A few days ago, a friend posted the following joke in one the WhatsApp groups to which I belong.

“A 75 year old man was punished by an Indian court for teasing a girl.

While delivering the judgement, the Judge said “I can understand a 25 year old man teasing a girl but, a 75 year old man doing this is not acceptable.”

The old man said “I did this when I was 25, the case has taken so long to come to this stage of final hearing and verdict.”

The Guardian on Sunday 26, January had an article with the leader “Crime victims say they feel ‘let down’ by the courts and police as new data reveals rising numbers are failing to press charges.”

A few more jokes to cheer my readers up before I come to my take on the topic.

Indian courts are understaffed and over worked and so the justice system works too slow for most people with disputes. I have personal experience of such delays on more than a few occasions, one, very personal and the others to do with corporate matters during my working life.  The Cooperative Housing Society in which I live is currently involved in a long drawn litigation with one member who has broken all rules of the society but is unwilling to settle otherwise.  There are friends who have been in court for decades over property matters that do not seen to ever see conclusions.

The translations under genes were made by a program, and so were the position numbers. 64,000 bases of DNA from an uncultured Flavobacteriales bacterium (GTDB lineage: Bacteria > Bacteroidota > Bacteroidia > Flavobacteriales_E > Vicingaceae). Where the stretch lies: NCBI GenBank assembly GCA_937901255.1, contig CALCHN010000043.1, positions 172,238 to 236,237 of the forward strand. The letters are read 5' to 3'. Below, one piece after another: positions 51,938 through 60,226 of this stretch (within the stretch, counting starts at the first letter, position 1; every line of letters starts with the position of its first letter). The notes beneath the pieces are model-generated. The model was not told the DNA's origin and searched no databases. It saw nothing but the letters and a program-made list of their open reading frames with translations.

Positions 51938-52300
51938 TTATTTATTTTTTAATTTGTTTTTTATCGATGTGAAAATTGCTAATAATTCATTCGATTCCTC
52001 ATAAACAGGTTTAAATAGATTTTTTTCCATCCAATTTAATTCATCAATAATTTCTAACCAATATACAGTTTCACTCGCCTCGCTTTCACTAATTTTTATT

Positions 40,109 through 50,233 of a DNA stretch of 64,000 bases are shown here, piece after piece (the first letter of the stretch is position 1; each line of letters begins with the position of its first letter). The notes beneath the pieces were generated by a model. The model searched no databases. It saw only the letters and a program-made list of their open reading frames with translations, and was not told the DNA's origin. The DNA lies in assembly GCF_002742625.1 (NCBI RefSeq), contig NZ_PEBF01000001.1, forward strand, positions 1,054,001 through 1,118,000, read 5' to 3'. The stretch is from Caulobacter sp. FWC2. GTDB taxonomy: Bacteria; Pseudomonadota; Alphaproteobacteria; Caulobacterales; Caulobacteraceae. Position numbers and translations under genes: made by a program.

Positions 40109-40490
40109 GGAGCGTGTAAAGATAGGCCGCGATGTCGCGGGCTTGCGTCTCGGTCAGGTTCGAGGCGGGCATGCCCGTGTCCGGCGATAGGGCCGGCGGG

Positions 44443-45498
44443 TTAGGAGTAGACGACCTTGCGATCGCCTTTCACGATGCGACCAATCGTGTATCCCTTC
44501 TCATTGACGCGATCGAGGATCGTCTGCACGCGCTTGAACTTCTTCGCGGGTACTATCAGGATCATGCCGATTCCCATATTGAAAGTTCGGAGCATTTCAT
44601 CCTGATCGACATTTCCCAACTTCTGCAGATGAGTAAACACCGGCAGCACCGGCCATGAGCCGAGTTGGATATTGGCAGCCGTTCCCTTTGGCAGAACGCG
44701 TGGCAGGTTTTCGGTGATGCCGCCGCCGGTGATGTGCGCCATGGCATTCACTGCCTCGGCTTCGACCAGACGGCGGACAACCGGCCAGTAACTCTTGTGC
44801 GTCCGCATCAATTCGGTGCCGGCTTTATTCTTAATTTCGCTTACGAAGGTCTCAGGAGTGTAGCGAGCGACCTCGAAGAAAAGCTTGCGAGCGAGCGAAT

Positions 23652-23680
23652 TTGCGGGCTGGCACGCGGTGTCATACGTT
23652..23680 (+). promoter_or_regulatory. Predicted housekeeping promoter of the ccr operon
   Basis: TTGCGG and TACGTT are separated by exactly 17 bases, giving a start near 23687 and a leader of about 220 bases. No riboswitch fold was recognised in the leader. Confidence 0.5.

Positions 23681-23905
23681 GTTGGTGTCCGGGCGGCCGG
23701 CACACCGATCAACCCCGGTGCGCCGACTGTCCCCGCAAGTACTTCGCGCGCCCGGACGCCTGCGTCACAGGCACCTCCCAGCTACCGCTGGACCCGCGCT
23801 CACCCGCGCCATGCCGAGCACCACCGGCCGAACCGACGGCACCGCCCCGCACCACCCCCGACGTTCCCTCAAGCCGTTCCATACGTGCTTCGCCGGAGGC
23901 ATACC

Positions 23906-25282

Wikipedia has a long list of miscarriage of justice which, to say the least, is shocking.

“Time is the justice that examines all offenders.”

~ Shakespeare in “As You Like It”

This week’s topic for the Two On One Friday Blog Post has been suggested by me.  Please do go over to Shackman’s blog to see what he has to say on the matter.

6 thoughts on “Justice.”

  1. I think here, in Europe, the judicial mills mill faster than in your native India.

    My trust in “justice” was shattered some fifteen years or so ago. I had spent a considerable amount of money on a course (to further my earning powers) when – mid way – the owner of the business changed the original contract. To the detriment of the desired outcome. Two of her students (I was one of them) refused to accept and opted out, dropping the course and withholding the last instalment of the course fee. She took both of us to court. So far so nothing. Some people will be small minded – so I have learnt over the course of my life so far.

    My court date was first, my witness the other defendant. It’s rare that someone dislikes me. Not least on first sight. But it was obvious, to everyone, from the word go. I had barely opened my mouth when it was clear that the judge had a glint in his eye. I was condemned not only to pay the outstanding fee but court fines too. OK. No big deal. That’s life.

    However, enter court date of “offender” number two (my witness), a couple of weeks later. Now I am HER witness. Different court, neighbouring city. And what do you know. The guy (judge) was the SAME. As it was my sister in arms got off scott-free. It shook us. A little. My sister in arms more than me. How is it possible that the same scenario can be “judged” (by the same judge) with two opposing outcomes?


  2. As I said in my blog, Justiceis very fluid, not static though agtimes it may seem so. And the topic of faoirness rarely seems to matter, even though it is central to all jutice related isues. This is a topic that could easi;y fill 4 0or 5 weks of our little blogs – good choice.

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